Mexico May Sue U.S. Gun Makers

mexican gun warAt this point, it’s no secret that thousands of U.S. guns have illegally made their way across the U.S. – Mexico border and into the hands of deadly drug cartel operatives. State Department Secretary Hillary Clinton has indicated in the past that she feels “very strongly” that the U.S. and Mexico share co-responsibility in the drug war. Now, the Mexican government may be considering holding U.S. gun companies responsible in court. CBS reports:

CBS News has learned that the Mexican Government has retained an American law firm to explore filing civil charges against U.S. gun manufacturers and distributors over the flood of guns crossing the border into Mexico.

Sources say Mexico’s frustration with U.S. efforts to stop the flow of weapons has pushed them into this novel approach. The law firm is looking at charges that may include civil RICO [Racketeer Influenced and Corrupt Organizations Act]. The contract was signed on November 2, 2010 by a representative of Mexico’s Attorney General, at their Washington embassy.

Mexicans have good reason to be frustrated by the United States’ inability to stem the flow of guns down south. A report by Mayors Against Illegal Guns found that “90% of guns recovered and traced from Mexican crime scenes originated from gun dealers in the United States.” From 2006 to 2009, a total of almost 19,000 guns in Mexico were traced to the United States. An overwhelming majority of these guns came from the stores in Texas, California, and Arizona. News broke earlier this year that the Bureau of Alcohol, Tobacco, Firearms and Explosives purposefully permitted 1,800 weapons to “walk” into the hands of drug lords and gun runners in an attempt to trace them back to high-level drug cartel operatives. And while these traced firearms do not represent all of the guns recovered in Mexico, there’s only one gun store in all of Mexico where they could’ve come from. That store is run by the Mexican military. The Brookings Institution estimates that 2,000 U.S. guns are smuggled into Mexico each day.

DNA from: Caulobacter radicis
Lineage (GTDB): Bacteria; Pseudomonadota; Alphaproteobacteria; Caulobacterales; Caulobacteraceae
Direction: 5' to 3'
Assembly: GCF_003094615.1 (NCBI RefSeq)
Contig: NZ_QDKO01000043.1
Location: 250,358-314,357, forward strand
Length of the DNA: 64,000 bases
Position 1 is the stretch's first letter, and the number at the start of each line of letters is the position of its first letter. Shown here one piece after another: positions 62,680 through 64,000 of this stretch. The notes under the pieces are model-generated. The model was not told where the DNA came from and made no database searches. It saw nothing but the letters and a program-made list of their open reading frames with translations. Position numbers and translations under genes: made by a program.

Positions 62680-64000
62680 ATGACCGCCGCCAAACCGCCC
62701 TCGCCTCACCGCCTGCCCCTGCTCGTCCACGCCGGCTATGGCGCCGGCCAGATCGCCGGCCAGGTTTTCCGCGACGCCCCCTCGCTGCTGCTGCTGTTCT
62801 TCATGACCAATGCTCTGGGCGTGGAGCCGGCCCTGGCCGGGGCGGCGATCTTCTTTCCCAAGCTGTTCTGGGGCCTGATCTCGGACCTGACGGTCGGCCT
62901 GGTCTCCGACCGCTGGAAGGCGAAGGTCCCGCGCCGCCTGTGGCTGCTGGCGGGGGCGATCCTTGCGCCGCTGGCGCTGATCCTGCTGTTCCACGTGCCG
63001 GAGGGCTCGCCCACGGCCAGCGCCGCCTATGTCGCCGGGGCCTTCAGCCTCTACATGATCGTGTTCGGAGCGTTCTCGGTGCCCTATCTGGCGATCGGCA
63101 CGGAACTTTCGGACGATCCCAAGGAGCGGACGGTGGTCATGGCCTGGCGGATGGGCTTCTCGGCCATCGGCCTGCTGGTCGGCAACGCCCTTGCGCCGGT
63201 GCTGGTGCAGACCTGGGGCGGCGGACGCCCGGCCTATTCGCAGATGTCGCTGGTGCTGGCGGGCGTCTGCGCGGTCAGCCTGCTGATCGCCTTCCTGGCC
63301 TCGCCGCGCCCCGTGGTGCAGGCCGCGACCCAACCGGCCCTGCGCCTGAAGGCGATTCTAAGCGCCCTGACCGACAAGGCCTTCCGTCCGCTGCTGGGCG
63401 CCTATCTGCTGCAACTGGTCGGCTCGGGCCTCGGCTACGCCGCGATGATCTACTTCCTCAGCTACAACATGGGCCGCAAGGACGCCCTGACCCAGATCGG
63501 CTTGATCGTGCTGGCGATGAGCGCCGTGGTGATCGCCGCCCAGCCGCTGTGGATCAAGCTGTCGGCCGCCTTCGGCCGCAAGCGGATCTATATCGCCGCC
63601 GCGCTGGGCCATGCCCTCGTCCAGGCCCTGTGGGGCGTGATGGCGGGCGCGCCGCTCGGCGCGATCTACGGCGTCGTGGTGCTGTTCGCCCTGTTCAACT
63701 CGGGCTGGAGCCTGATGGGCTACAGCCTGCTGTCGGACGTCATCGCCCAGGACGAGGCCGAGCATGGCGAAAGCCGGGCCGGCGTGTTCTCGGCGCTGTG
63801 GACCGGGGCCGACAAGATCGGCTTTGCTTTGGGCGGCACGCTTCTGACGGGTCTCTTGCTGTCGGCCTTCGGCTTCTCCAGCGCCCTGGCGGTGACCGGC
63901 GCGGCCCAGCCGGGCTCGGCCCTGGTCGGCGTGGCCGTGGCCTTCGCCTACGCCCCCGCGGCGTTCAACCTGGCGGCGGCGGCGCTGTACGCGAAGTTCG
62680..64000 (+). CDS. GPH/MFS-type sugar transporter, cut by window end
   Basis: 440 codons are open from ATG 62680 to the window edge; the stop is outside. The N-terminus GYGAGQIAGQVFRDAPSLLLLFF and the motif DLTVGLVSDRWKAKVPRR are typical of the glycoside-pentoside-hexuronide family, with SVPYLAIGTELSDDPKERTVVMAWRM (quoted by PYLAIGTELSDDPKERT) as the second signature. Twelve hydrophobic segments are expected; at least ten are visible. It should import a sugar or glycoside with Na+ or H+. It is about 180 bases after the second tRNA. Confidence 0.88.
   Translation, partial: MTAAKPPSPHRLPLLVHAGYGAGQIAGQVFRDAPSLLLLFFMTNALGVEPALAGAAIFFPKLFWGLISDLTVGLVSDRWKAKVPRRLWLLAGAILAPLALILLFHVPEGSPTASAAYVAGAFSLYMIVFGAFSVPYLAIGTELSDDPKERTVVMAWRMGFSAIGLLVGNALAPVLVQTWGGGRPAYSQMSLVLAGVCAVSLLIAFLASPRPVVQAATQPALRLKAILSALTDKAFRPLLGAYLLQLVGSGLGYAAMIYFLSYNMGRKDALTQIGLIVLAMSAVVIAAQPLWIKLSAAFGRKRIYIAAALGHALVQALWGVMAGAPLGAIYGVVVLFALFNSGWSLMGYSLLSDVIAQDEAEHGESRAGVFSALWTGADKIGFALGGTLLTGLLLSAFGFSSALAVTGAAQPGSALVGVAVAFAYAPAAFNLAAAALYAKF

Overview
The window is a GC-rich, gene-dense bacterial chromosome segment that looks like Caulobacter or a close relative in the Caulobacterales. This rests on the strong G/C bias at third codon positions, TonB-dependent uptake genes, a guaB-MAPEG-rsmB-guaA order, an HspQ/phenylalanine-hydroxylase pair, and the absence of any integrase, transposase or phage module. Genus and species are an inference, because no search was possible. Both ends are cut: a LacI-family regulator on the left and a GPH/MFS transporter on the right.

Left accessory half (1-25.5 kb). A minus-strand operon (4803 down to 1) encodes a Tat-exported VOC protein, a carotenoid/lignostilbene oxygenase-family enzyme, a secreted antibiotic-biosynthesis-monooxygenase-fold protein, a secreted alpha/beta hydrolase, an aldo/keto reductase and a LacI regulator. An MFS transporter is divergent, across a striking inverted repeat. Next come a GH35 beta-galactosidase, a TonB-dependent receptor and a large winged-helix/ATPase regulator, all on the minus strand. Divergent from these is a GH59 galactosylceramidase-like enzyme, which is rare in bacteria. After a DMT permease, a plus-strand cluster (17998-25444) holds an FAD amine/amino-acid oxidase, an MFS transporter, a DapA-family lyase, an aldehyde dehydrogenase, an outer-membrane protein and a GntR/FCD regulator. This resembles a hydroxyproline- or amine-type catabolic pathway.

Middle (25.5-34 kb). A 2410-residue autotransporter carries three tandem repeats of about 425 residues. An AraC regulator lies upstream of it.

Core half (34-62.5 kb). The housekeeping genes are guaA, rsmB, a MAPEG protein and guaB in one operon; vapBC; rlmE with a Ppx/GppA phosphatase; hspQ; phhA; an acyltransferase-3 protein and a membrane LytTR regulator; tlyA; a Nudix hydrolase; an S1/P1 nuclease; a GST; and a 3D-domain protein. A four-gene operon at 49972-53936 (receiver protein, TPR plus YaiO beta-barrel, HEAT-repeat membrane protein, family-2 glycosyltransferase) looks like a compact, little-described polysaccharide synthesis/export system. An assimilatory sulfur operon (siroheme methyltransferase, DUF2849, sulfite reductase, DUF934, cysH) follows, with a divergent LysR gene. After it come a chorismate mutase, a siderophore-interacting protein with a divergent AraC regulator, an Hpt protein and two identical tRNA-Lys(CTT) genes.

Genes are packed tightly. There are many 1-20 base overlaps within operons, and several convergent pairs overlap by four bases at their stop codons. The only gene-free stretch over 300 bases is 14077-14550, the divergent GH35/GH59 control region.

Meanwhile, the Mexican drug war has claimed the lives of at least 35,000 people — many of them innocent civilians — since 2006.

The Firearms Committee responded to the news that Mexico might sue U.S. gun manufacturers, saying, “it is wrong for anyone to blame America’s firearms industry for the problems Mexico is currently facing.” Richard Feldman, President of the Independent Firearms Association, suggested that “maybe we should be suing the Mexican government for their failure to prevent drugs from coming into our country.” Tea Party Nation also issued its own release which proclaims that “Mexico is our enemy” and that “Mexican President Felipe Calderon is about as useful as Joe Biden sleeping through a Barack Obama speech.”

While the Protection of Lawful Commerce in Arms Act makes it especially hard to win a lawsuit against the gun industry, Mexico may have have a case. Many of the guns that have made their way to Mexico were purchased by U.S. citizen “straw buyers” who were paid by gun runners to buy the firearms for them. Yet, there has been at least one case in which a gun dealers were directly involved in funneling weapons to Mexican drug cartels.

Andrea NillIf Mexico can prove that at least one individual engaged in a “pattern of racketeering activity,” they might have a case against the gun industry under the RICO statute.

With all that said, even if Mexico does have a case against gun manufacturers, it shouldn’t distract attention away from the responsibility that Mexico shares with the United States. U.S. drug consumption is funding the drug war, U.S. guns may be fueling it, but ultimately, Calderon’s militarization of the drug war has only resulted in more violence and deaths.

Andrea Nill
The Wonk Room

Published by the LA Progressive on April 26, 2011
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About Andrea Christina Nill

Andrea Nill is an Immigration Researcher/Blogger for ThinkProgress.org and The Progress Report at the Center for American Progress Action Fund. Andrea holds a bachelor’s degree from Cornell University in Political Science with a concentration in Latin American Studies and Law and Society. Prior to joining the center, Andrea was a Communications Associate at the Immigration Policy Center where she founded the blog, Immigration Impact. Andrea was also a Communications Specialist at the United Food and Commercial Workers International Union (UFCW), specializing in bilingual public relations. Andrea was born in Guatemala and grew up in upstate New York.